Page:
A plaque commemorating General Jack Seely, who famously led the last cavalry charge in British history, has been unveiled at the First World War hero’s birthplace at Brookhill Hall in Pinxton.
General Seely, also known as ‘Galloper Jack’, served as an MP for Ilkeston and Secretary of State for War before leading the Canadian Cavalry in the First World War.
Besides Winston Churchill, who he became good friends with, Seely was the only member of government to see active service during the war.
The blue plaque was unveiled by his grandson, racing commentator Brough Scott MBE, and supported by Steven Smith-Eccles, a former jockey who hails from the area.
Warrior, the horse led by Seely into battle, is thought to have been the inspiration behind Michael Morpugo’s 1982 novel War Horse, which was later adapted into a blockbuster film.
Warrior was dubbed the ‘horse the Germans couldn’t kill’ after he and Seely survived some of the war’s most famous conflicts including Ypres and the Somme.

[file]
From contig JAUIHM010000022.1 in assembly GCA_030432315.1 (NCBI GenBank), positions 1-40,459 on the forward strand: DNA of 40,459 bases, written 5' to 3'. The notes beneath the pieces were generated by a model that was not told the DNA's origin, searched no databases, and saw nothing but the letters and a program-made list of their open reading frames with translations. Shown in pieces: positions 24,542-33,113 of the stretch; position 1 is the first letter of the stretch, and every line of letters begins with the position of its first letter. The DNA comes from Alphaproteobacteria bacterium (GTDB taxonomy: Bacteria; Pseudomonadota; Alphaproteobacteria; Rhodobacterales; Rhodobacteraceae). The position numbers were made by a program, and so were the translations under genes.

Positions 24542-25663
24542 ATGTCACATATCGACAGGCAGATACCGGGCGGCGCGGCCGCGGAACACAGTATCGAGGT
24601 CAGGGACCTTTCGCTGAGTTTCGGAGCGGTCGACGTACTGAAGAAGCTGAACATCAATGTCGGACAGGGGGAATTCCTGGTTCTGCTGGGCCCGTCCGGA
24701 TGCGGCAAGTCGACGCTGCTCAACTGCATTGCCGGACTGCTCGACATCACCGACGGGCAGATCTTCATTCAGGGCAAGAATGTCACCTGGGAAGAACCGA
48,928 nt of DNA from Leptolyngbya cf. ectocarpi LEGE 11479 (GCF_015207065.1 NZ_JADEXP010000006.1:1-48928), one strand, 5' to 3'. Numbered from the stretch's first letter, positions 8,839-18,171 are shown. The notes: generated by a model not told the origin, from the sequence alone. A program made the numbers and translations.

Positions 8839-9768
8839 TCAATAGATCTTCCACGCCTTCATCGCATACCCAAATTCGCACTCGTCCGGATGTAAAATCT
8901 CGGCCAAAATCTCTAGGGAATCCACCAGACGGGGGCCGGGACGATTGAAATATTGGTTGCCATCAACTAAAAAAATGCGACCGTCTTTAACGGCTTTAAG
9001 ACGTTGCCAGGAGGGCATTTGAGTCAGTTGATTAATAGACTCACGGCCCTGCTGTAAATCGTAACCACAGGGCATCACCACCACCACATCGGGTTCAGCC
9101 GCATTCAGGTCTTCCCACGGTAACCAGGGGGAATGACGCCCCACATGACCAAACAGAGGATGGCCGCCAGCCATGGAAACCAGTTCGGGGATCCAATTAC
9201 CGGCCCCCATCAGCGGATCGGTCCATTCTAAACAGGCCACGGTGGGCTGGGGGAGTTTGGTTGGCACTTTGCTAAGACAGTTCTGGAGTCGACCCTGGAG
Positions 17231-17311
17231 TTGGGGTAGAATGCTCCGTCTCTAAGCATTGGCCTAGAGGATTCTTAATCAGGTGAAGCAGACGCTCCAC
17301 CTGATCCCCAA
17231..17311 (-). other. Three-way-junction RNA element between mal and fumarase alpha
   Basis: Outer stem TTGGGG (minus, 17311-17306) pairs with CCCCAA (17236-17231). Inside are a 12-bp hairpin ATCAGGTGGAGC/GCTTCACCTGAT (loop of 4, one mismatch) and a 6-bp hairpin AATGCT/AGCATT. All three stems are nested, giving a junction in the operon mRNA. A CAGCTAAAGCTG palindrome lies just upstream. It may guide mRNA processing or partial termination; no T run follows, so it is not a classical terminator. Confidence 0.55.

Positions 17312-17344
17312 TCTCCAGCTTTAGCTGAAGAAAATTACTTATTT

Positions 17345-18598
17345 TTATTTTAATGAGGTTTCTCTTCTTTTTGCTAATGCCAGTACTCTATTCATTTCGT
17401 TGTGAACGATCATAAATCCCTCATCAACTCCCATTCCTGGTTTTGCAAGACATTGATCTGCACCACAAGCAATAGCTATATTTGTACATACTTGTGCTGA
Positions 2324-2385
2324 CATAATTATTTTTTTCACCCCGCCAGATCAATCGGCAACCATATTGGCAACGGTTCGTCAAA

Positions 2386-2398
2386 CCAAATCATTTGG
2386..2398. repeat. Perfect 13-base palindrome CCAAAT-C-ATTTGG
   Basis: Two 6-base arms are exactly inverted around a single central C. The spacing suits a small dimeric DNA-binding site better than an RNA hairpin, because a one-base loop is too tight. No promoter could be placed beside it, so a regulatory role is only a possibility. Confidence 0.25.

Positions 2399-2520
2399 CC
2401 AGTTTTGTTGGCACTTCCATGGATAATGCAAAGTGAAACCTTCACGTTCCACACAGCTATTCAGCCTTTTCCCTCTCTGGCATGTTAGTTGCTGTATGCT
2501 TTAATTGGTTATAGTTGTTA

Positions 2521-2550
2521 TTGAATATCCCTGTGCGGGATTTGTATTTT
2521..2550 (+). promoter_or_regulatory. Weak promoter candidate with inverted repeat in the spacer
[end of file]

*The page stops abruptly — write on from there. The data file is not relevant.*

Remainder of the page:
At the Battle of Moreuil Wood in 1918, Warrior became lame and Seely was gassed. While Seely was invalided home, Warrior saw the war out and they were reunited in 1918.
Stanley Berill, who has lived in Pinxton all his life with his wife Anne, was inspired to approach English Heritage and ask if a blue plaque could be installed commemorate to Seely after he delved into the village’s history and discovered his fascinating story.
Anne said: “It means a lot to us to see the plaque unveiled because not many people know who Galloper Jack was.
“It’s important that the village’s contribution is recognised and we’d like to thank all the people who were instrumental in helping secure the plaque, including the Carr family who own Brookhill.”
Those who witnessed the unveiling were also treated to an afternoon tea and performances from the Pleasley Brass Band.
The food was donated by local businesses with proceeds going to Pixton’s 13th century village church, St Helen’s.